by Epiphany Bible Students

Once more we come to the Memorial, the observance of our Lord’s death as the antitypical Passover Lamb – “the lamb slain from the foundation of the world.” (Rev. 13:8) The date this year arrives on April 6, 2001, at 6:00 p.m. We here at Mount Dora, Florida will observe this great event at 7 p.m. All in this vicinity who are of like mind and wish to meet with us will be welcome.

Christ Our Passover – “Christ our Passover is sacrificed for us.” (1 Cor. 5: 7) When St. Paul says Christ is “our Passover,” he is telling us very plainly that the miracle in Egypt 3016 years ago was a type of our Christ.

“When the time was come that he should be received up, he steadfastly set his face to go to Jerusalem.” (Luke 9:51) The determination of Jesus as expressed in this text offers an example in perfection of the grace of patience in its true biblical meaning – cheerful continuance in well doing amid contrary circumstances. His course herein was against all human concept as viewed by the natural man; hence, Peter said to Him, “Be it far from thee, Lord; this shall not be unto thee.”; and Jesus gave him appropriate correction: “Get thee behind me, Adversary: thou savourest not the things that be of God, but those that be of men.” (Matt. 16:22,23) Jesus knew full well that the “fullness of time” had come – that it was not the time to wait for His enemies to come to Him (which had He done, would have displayed only the passive grace of longsuffering) – that the active aggressive grace of patience should now be perfectly revealed in and by Him. And, “hereunto were you called: because Christ also suffered for us, leaving us an example, that ye should follow his steps.” (1 Peter 2:21)

Jesus, knowing in the final hours of that awful night that He had “finished the work Thou gave me to do,” (John 17:4) resigned Himself to what was to be. The time for controversy had passed – “this is your hour, and power of darkness”; (Luke 22:53) so He “held his peace.” “No man taketh my life from me; I lay it down of myself.” (John 10: 18) There is in this a lesson for us, too: The day previous and the day following our observance of the Memorial should be a time of calm meditation insofar as lieth in us. If any wish to be contentious at that time, let them go their way for the time being; there will come more suitable occasions to answer such.

Nor should we allow the maddening maze of things as tossed by storm and flood make us bitter or morose or hateful. It is a time at which we should lift our minds to the highest spiritual level possible ­– to repose in the sublime reflections of the past, to “consider him who endured such contradiction of sinners against himself.” (Heb. 12:3) “To be spiritually minded is life and peace.” And again, “The kingdom of God is not meat and drink, but righteousness and joy and peace in the holy spirit.” (Rom. 14:17) As we have now come into “the evil day” when “the end of all things is at hand,” let us embrace with full determination the Apostle’s words: “Above all things, have fervent love among yourselves.” (1 Peter 4:7,8) Jesus stated of this time in which we live: “Because iniquity shall abound, the love of many will wax cold” (Matt. 24:12); but “he that endureth unto the end, the same shall be saved.” (Matt. 10:22) “The leaven of the Pharisees, which is hypocrisy” (Luke 12:1), abounds in all quarters; but God’s faithful people will accept and do, particularly at this season, what St. Paul admonishes: “Purge out the old leaven.” (1 Cor. 5:7)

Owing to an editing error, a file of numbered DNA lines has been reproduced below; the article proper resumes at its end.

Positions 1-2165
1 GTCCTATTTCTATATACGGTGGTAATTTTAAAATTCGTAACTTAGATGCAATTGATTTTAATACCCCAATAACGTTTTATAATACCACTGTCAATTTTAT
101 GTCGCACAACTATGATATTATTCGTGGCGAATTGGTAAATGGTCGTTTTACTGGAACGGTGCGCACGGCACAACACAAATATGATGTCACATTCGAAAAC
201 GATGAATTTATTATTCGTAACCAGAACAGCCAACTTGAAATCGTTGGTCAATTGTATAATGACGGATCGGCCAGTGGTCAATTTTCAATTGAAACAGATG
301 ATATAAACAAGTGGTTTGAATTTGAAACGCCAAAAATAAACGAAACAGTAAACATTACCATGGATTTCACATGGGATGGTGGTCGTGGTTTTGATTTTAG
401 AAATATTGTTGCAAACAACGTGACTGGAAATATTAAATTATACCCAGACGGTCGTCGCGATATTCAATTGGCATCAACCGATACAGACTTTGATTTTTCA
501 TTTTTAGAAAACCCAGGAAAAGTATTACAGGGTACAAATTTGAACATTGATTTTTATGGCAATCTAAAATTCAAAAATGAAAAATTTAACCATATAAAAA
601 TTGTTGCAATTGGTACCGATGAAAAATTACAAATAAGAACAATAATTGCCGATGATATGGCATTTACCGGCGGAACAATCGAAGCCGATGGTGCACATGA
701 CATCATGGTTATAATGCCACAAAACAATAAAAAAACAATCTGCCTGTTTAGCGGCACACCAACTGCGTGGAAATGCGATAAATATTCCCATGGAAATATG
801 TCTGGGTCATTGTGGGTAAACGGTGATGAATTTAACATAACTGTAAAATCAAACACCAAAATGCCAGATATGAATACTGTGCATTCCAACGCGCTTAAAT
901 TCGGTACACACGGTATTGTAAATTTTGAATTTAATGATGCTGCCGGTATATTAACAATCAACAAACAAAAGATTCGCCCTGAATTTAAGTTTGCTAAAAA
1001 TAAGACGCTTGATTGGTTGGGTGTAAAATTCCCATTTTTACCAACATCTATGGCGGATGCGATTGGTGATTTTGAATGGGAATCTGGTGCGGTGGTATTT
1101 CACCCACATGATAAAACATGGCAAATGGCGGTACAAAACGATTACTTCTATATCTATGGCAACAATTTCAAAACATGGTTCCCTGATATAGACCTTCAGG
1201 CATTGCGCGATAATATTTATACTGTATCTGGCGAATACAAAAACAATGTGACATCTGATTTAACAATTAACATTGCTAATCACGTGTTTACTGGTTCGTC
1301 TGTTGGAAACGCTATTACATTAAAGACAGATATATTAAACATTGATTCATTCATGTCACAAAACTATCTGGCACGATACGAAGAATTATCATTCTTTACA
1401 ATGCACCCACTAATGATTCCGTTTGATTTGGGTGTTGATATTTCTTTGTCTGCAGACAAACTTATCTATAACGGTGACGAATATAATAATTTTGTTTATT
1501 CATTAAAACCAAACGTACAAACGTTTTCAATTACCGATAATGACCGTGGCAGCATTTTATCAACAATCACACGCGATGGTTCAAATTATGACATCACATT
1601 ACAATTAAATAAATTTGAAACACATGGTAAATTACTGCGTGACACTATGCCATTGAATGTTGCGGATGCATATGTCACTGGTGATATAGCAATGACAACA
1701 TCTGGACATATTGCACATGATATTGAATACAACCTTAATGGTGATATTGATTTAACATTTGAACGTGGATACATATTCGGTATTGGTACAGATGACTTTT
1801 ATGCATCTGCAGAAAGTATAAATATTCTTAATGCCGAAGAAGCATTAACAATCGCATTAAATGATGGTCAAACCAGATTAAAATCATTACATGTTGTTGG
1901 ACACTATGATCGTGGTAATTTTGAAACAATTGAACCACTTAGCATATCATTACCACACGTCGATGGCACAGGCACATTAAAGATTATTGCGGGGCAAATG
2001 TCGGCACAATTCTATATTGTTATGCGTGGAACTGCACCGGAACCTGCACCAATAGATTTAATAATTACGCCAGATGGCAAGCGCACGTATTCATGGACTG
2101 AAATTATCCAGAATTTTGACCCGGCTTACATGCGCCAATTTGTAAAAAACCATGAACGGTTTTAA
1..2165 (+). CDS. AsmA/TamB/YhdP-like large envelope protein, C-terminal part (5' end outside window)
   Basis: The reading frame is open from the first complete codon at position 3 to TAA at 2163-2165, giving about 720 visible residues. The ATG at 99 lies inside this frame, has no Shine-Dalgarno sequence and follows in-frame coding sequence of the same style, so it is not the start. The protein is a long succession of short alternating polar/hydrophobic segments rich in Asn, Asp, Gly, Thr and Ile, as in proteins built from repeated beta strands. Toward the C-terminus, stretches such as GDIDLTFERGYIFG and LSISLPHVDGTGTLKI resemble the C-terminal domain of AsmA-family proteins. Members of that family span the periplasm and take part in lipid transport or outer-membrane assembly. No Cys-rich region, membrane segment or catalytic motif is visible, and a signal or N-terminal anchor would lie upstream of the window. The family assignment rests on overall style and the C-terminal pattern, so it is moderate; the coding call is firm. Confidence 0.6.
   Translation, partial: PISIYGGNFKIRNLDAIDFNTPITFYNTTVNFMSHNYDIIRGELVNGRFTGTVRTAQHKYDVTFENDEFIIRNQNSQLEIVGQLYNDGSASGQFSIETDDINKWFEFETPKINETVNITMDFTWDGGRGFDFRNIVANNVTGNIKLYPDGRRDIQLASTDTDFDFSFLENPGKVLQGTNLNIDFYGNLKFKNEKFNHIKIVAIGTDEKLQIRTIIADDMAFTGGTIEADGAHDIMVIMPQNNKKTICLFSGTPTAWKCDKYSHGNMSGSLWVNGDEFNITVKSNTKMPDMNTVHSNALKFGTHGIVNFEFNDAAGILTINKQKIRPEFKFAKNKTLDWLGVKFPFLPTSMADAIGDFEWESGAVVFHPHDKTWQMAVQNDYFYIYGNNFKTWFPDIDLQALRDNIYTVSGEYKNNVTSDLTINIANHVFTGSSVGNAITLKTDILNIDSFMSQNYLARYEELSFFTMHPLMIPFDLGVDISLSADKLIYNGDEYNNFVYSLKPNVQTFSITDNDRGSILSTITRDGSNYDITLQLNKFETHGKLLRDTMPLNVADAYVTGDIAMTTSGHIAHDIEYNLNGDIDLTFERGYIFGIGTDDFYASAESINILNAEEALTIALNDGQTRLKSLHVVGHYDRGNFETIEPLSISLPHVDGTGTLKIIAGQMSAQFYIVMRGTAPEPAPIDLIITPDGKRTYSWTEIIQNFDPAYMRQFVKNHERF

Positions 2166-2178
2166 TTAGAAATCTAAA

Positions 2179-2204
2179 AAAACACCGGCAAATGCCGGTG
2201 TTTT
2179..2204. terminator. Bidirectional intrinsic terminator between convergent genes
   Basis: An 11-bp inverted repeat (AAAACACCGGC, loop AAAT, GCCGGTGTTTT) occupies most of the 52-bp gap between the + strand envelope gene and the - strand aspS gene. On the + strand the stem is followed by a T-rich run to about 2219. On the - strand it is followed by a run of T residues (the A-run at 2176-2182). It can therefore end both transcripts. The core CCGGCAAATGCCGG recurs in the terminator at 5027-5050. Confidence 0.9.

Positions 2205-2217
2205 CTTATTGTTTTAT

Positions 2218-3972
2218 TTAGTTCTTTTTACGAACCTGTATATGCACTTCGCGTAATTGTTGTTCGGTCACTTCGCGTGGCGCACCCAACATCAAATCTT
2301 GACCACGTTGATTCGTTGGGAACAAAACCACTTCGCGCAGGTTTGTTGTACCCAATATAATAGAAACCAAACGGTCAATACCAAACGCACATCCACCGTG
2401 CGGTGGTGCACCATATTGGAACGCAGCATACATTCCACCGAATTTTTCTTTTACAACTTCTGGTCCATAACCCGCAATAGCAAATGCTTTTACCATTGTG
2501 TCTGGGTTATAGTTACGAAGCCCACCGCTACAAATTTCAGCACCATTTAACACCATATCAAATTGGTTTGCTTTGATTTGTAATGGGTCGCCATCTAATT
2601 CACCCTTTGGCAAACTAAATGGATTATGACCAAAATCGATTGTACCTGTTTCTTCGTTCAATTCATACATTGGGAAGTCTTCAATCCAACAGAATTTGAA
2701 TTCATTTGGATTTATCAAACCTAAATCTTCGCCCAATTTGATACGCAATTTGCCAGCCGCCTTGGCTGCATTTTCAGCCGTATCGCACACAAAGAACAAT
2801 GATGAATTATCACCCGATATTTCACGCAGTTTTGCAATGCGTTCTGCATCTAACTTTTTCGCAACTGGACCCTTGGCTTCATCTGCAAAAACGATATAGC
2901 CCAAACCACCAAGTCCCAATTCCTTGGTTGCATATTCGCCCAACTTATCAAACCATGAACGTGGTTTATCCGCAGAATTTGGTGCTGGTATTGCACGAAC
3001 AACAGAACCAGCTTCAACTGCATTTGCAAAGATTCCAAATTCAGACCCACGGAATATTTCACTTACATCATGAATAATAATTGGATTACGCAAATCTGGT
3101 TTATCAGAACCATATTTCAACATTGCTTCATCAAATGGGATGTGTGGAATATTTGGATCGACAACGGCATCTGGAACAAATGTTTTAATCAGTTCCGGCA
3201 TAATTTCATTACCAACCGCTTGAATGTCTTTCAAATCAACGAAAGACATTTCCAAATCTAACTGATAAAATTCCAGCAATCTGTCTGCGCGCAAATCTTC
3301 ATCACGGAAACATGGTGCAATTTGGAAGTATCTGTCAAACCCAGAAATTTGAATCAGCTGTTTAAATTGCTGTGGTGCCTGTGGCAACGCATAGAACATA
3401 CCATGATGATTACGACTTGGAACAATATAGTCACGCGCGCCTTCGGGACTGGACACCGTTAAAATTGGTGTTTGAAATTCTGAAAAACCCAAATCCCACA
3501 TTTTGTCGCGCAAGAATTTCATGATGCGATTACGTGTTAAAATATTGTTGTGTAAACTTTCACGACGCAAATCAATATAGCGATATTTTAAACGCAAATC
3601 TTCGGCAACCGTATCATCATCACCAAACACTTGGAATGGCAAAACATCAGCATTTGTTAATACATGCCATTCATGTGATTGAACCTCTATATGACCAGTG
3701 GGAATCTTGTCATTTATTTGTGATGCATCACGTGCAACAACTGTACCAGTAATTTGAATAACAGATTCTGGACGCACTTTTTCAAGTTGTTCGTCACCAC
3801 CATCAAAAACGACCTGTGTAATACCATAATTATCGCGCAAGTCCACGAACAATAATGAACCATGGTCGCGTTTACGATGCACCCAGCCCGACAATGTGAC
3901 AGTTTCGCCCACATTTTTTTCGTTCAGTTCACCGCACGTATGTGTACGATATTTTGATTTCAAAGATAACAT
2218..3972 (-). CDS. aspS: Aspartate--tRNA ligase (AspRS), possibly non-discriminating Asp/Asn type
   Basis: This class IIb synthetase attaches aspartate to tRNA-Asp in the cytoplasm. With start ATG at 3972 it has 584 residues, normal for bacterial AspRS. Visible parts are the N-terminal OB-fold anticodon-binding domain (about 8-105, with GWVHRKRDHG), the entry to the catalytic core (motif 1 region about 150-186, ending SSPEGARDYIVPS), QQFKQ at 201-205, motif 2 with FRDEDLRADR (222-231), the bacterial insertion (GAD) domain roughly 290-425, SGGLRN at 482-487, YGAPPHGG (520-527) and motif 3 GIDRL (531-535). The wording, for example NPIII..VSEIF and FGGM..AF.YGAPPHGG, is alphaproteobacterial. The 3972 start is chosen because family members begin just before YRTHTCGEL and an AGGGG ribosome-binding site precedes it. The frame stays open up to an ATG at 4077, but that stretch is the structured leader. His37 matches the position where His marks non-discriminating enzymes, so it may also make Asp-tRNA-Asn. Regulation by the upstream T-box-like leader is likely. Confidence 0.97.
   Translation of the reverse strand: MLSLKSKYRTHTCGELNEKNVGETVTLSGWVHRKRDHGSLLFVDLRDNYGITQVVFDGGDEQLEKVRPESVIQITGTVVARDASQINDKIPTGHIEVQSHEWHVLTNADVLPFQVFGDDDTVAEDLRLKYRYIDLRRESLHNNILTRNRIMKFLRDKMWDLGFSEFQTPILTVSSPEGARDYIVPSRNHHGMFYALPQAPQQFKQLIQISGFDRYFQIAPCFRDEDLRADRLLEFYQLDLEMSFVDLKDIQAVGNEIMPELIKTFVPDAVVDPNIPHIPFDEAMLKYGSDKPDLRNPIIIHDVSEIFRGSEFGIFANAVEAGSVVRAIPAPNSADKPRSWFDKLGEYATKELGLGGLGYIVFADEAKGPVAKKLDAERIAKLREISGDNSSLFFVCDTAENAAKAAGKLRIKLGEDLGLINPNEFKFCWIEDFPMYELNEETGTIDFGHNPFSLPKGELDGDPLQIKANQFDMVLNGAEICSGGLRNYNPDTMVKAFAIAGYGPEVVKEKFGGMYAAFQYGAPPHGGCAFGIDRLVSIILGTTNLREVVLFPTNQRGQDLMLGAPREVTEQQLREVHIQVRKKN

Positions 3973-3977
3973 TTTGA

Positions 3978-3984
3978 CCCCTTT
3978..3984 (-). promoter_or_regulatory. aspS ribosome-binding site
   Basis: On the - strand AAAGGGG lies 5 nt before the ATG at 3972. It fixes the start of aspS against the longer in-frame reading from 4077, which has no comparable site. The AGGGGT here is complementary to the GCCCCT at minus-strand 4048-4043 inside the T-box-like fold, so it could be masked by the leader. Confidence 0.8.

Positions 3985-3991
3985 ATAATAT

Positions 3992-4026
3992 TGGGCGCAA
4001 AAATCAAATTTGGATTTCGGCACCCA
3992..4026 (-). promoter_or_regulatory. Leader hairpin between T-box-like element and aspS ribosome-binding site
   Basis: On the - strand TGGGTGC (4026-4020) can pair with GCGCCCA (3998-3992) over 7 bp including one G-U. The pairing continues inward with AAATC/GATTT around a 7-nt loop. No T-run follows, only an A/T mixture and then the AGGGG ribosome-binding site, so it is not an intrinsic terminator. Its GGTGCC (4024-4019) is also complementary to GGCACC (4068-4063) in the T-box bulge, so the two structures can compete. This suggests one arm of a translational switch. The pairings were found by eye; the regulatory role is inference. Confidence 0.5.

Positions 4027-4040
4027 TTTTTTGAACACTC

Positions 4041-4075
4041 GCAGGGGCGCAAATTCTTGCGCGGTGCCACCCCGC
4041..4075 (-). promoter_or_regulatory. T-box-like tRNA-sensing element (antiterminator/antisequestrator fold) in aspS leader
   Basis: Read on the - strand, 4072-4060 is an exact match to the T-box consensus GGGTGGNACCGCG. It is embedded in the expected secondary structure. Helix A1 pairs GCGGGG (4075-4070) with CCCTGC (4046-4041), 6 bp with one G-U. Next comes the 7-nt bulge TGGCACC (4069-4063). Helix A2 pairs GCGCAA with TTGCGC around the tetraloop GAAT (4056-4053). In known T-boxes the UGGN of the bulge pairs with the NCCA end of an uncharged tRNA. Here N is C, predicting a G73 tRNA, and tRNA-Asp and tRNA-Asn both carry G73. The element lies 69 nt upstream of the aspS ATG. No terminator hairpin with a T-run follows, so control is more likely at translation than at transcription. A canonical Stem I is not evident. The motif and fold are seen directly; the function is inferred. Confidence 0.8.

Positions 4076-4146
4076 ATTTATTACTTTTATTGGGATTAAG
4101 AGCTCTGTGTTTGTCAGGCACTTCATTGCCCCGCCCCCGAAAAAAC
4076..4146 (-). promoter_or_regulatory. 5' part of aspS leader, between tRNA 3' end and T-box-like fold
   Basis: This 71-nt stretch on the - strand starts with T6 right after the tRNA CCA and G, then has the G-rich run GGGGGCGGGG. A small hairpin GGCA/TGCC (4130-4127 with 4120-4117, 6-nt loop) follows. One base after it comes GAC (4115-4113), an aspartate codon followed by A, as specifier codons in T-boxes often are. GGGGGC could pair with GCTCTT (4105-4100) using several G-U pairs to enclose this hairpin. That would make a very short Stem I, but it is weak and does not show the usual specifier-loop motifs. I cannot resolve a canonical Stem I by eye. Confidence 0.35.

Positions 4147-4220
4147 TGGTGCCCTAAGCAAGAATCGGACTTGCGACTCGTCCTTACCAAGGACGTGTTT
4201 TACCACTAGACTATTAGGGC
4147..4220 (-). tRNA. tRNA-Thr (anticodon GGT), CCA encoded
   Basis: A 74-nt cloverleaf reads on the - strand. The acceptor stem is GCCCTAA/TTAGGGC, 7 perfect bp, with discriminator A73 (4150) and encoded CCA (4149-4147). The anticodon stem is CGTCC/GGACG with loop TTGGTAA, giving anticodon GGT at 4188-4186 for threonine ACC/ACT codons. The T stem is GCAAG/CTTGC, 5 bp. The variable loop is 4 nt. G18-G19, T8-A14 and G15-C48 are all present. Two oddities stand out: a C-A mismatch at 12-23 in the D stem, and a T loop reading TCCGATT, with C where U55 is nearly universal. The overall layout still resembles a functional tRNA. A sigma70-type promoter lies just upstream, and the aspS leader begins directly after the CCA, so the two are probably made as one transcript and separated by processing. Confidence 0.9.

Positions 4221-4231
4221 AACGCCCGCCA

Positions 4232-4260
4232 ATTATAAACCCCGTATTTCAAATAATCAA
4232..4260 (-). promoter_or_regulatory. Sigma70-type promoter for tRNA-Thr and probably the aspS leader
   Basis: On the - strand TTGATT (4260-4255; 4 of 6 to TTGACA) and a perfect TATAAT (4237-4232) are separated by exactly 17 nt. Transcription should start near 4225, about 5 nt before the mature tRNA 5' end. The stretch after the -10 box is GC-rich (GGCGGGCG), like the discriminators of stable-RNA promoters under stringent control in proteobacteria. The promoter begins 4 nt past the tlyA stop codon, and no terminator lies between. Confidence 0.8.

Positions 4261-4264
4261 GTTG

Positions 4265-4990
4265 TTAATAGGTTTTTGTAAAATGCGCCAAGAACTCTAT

In the type the lamb was taken up five days before it was killed; and that was typical of Jesus, the Greater Lamb, presenting Himself to the Jews on Palm Sunday, five days before He was “lifted up.” But there was another compelling reason for the five‑day interval. That most memorable night, when the Angel of death would “pass over” the Jewish firstborn, was not to be approached flippantly or carelessly. As each family took up its own lamb, removed all the leaven from the home, the course of these five days would put them into a proper mental attitude and contrition of heart for that awesome night. And this is well in keeping with St. Paul’s words to all who commemorate the antitype: “Let a man examine himself” (1 Cor. 11:28) – not five minutes before the service, perhaps in public confessionals; not just an hour before the service; but let each do so in “sincerity and in truth” during the days preceding it. The reading of Brother Russell’s treatise of the Passover in Volume 6, and reading of the pertinent writings of the Gospels five days before the Memorial will prove most refreshing and helpful.

The deliverance of typical Israel from Egypt illustrates the deliverance from sin and its bondage of all who desire to be God’s servants and have the promised blessing, as it shall be fulfilled after the plagues (Rev. 16), in the utter destruction of all the systems born of sin and selfishness which would hinder human prosperity and advancement toward God. The overthrow of Pharaoh’s army by the sea corresponds to the fact that many of the present enslaving agencies will be overthrown by anarchy in the great “time of trouble,” now so near at hand. Already the storm is approaching which will eventually overthrow all evildoers; but a way of escape is provided for all who seek God and put their trust in Him, following the course which His wisdom has marked out.